, 22 televisions (footnote # 8),

         93 mobile phone subscriptions (footnote #9), and 9 computers (footnote # 10)
         (some villagers own more than one of each). 

     40 people are using the Internet.  (footnote # 11)
     17 people would own an automobile  

(some of them more than one). 

 (footnote # 12)
       8 people would possess 83% of the entire village’s wealth. (footnote # 13)
       The poorest 70% of the people would receive only 3% of the income 

          of the village. (footnote #14)
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Annual Fundraising Campaign

Dear Friends,

As we approach this holiday season, CEP has been providing Adult Basic Education classes, referral and advocacy services to low-income, migrant, and immigrant adult learners in Holyoke, Chicopee, and Springfield for over two decades.  While many small CBO’s struggle to survive, CEP’s programming is stronger than ever, our community partnerships continue to expand and strengthen, and our commitment to helping new-comer adults realize their full potential as fully engaged members of the community with equal access to education, healthcare and employment is as strong as when the agency was founded over 20 years ago.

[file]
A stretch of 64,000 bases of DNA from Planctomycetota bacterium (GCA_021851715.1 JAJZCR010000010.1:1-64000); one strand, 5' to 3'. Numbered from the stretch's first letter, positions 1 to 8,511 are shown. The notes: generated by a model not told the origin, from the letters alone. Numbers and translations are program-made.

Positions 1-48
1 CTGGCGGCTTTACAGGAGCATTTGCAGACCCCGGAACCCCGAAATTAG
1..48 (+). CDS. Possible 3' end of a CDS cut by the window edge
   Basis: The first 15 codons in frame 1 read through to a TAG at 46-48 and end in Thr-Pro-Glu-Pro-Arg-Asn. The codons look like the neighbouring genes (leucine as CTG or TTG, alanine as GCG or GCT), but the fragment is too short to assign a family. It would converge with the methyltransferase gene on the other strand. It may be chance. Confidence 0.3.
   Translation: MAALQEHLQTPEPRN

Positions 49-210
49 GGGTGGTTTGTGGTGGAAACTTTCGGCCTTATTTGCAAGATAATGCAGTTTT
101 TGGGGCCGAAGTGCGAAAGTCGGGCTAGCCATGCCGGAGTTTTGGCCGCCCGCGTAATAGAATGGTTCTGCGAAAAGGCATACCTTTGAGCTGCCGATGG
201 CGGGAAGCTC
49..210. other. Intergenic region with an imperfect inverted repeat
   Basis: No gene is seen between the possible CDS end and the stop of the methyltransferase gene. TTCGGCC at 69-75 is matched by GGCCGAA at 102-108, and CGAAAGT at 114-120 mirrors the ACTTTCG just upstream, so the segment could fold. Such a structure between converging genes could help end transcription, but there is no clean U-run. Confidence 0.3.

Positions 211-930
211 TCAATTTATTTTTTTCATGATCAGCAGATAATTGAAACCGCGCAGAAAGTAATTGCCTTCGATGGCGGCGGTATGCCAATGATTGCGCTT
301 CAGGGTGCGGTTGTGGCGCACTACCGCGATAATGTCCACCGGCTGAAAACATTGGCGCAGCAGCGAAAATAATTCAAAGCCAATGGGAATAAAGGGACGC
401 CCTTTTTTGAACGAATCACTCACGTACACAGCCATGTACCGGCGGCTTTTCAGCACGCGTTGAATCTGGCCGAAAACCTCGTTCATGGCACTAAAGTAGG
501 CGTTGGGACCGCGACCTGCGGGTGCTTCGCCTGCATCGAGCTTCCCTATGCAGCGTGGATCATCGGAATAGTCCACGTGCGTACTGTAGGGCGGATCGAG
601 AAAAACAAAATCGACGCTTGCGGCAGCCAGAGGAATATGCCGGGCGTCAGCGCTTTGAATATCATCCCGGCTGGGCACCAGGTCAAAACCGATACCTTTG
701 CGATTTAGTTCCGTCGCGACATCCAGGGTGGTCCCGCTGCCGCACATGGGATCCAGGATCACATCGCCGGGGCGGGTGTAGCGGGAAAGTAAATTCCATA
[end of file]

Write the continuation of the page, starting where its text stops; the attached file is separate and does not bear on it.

ESOL 4 class A

ESOL Class

In 2014-15, we will continue to provide free classes to over 150 adult learners who are committed to learning English and building literacy skills to help their children with homework, enter employment, or enter post-secondary education or work-force training programs. Our students come from the Caribbean, Central and South America, as well as Eastern Europe, Africa, and Asia. In 2014-15 our classes include HiSET (GED) preparation in Spanish, English Language instruction (ESOL) and day and evening transition to college classes, as well as a Family Literacy/ESOL class for the families of migrant farm workers in Springfield.